Chuck Prophet states what pretty much every pop fan has been thinking near the half way point of “Bobby Fuller Died For Your Sins.” The song in question states its proclamation succinctly in its title, “Bad Year for Rock and Roll.” It begins by with a quick send off to David Bowie and works outward from there. But Prophet isn’t out to eulogize, at least not in any overt way. Musically, the tune is all celebratory and joyous, starting with a sunny guitar lick that would have been right at home on Bob Dylan’s “Nashville Skyline” before blooming into a melodic stride of pure pop confection.
That kind of dichotomy runs throughout “Bobby Fuller Died For Your Sins.” Loss is outlined with rock ‘n’ roll applied as a means of salvation. The title tune references the champion pop star who died mysteriously at age 23 in 1966. The music bounces along with a charge that purposely recalls Fuller’s best known hit, “I Fought the Law,” but there is no mistaking the turbulence underneath. “They say someone’s gonna have to pay for the price of love,” sings Prophet, even as the music’s anthemic feel roars along, creating a mood that is nostalgic, but darkly so.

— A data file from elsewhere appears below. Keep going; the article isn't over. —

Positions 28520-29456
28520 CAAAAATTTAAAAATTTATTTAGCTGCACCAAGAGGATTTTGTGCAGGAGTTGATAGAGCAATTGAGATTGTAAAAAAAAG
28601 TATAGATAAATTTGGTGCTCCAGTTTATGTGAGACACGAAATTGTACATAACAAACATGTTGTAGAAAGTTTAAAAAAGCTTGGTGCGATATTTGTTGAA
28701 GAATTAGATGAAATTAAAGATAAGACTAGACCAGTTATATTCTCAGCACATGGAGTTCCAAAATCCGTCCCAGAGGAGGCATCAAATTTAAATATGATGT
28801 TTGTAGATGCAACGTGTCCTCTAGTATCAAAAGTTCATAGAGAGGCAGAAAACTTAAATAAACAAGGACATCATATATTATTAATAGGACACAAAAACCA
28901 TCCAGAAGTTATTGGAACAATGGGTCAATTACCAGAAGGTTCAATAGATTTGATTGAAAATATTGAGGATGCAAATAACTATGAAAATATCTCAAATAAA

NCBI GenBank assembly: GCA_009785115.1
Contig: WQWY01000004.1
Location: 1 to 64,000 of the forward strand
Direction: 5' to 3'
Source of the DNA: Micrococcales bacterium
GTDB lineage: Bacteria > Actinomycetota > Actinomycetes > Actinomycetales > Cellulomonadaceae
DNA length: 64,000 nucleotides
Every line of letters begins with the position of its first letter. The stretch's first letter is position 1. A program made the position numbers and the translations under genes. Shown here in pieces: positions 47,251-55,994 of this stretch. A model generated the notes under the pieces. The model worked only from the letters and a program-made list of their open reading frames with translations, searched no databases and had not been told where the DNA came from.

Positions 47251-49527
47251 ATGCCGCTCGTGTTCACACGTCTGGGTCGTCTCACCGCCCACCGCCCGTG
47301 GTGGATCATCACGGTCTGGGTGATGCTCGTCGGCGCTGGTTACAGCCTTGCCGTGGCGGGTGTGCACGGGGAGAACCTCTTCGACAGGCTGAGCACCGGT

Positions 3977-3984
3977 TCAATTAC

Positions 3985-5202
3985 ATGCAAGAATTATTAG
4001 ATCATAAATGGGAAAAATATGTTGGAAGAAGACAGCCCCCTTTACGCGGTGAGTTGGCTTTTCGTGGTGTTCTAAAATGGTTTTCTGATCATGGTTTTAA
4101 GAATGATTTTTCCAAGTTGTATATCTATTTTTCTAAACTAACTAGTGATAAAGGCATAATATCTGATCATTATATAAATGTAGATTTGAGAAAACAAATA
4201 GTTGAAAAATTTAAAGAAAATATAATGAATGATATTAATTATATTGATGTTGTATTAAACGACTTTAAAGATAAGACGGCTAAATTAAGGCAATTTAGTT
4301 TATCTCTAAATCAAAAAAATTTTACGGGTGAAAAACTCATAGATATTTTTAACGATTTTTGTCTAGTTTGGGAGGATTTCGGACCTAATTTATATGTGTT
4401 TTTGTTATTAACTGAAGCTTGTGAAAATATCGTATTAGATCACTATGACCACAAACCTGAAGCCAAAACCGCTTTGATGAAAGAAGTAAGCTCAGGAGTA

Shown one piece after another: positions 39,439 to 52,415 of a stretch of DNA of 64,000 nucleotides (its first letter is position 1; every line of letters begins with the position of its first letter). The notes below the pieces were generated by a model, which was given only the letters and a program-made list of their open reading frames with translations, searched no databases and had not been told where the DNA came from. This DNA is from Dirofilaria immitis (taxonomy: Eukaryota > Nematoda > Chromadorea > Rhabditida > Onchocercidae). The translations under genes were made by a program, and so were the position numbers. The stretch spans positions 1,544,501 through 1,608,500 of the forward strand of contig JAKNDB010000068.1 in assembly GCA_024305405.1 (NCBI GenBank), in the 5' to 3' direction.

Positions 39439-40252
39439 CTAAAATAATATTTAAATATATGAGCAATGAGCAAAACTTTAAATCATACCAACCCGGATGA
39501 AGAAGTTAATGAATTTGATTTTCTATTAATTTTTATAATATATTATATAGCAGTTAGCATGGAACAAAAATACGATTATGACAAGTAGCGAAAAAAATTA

Part of the song’s charm – and the album’s, for that matter – is Prophet’s ability to humanize mythic figures. Such is the unassuming impetus behind “Jesus Was A Social Drinker,” an altogether respectful parable (although some won’t see it that way). “Jesus wasn’t Irish, just imagine if he was,” sings Prophet with sly, Tom Petty-like reserve over a leisurely, rolling groove. “He might have written poetry and verse and enjoyed a pint of Guinness every day for lunch.” Reflecting a more manufactured myth is “If I Was Connie Britton,” a saga where the popular TV actress symbolizes a glamour-filled Nirvana (“If I was Connie Britton, I’d be forgiven for my sins. I’d never read a tabloid once. I’d wear turquoise to the gym”).
Sadly, rock ‘n’ roll can’t reclaim everyone. “Bobby Fuller Died For You Sins” ends with perhaps the angriest song Prophet has committed to a recording. On “Alex Nieto,” he outlines the 2014 police shooting of an unarmed security officer on Prophet’s home turf of San Francisco. “Alex Nieto was a pacifist,” Prophet hollers like a turbo charged mantra over truly wicked guitar riffs, giving rise to a protest song of epic emotive scope.
It’s an unsettling coda to an album that enforces Prophet’s effortless feel for pop music’s power, fun and grace. Unfortunately, folks like Bobby Fuller and Alex Nieto inhabited a world that was never as forgiving the rock ‘n’ roll that seeks to offer solace.